On February 29, 2016 the West Virginia House of Delegates passed the Unborn Child Protection from Dismemberment Abortion Act (S.B. 10).
The House vote was 86-13 following the state Senate vote of 24-9 on February 17 to pass the bill, sending the bill to Democratic Gov. Earl Ray Tomblin for approval.
Under this bill, dismemberment, or “dilation and evacuation” (D&E) abortions, would be prohibited, eliminating the procedure that takes babies from the womb limb by limb.
In this procedure, the fetus dies by bleeding to death. Approximately 95 percent of all second trimester abortions follow this procedure, a procedure “itself laden with the power to devalue human life” according to U.S. Supreme Court Justice Anthony Kennedy in his 2007 ruling of Gonzales v. Carhart.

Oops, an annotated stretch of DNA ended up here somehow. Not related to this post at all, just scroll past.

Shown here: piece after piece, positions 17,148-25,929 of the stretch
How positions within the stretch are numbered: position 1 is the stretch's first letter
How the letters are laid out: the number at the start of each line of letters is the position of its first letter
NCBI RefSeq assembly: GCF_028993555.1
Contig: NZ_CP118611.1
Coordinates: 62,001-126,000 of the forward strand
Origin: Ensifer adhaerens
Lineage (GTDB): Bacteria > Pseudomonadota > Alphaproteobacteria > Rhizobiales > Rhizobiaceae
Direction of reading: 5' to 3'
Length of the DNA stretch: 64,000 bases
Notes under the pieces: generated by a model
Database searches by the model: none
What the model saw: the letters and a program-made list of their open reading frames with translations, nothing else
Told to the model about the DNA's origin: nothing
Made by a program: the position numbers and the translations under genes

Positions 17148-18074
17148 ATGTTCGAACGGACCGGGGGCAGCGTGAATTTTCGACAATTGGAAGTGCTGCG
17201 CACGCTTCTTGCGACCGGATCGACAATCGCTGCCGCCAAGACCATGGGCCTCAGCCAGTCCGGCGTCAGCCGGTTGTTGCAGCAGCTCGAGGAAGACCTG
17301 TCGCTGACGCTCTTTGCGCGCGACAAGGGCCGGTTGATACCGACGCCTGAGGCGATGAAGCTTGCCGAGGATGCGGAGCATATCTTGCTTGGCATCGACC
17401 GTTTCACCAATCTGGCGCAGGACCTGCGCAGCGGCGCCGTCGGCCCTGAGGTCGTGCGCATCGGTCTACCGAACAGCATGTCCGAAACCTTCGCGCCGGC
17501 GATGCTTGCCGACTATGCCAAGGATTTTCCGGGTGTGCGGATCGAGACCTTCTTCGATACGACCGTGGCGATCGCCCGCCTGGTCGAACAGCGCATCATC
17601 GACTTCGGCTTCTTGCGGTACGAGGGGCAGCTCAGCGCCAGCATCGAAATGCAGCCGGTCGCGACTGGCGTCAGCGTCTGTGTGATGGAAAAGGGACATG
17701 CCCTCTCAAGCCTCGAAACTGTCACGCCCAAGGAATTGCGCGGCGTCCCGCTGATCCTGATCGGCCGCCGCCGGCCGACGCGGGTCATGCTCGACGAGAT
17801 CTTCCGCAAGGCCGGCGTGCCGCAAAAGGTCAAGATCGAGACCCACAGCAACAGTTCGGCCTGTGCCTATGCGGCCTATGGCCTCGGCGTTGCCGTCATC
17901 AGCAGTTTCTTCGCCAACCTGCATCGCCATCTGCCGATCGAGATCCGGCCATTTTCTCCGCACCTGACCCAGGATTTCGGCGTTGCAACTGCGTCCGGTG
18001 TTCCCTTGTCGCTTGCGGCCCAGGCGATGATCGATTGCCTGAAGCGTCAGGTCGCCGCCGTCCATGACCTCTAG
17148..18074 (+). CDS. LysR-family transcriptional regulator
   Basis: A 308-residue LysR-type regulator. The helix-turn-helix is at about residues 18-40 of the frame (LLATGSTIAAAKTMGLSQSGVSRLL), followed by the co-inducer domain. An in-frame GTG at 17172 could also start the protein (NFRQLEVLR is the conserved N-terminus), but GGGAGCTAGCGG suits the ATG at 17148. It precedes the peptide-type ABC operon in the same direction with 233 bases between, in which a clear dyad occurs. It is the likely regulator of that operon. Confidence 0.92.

Likewise, Idaho, Missouri, Minnesota, and Nebraska have introduced bans, and the pro-abortion Center for Reproductive Rights expects that Kentucky, Michigan, New Hampshire, New Jersey, Rhode Island, and South Carolina will file more.
In Kansas and Oklahoma, bans on dismemberment abortions have already been democratically enacted, but both states have had difficulty enforcing them with opposition from judges in both cases.
Governor Tomblin has not yet announced his position formally, but it is speculated that he will veto the bill as he has vetoed abortion restrictions in the past, such as the Pain-Capable Unborn Child Protection Act which the state legislature passed after overriding the governor last March.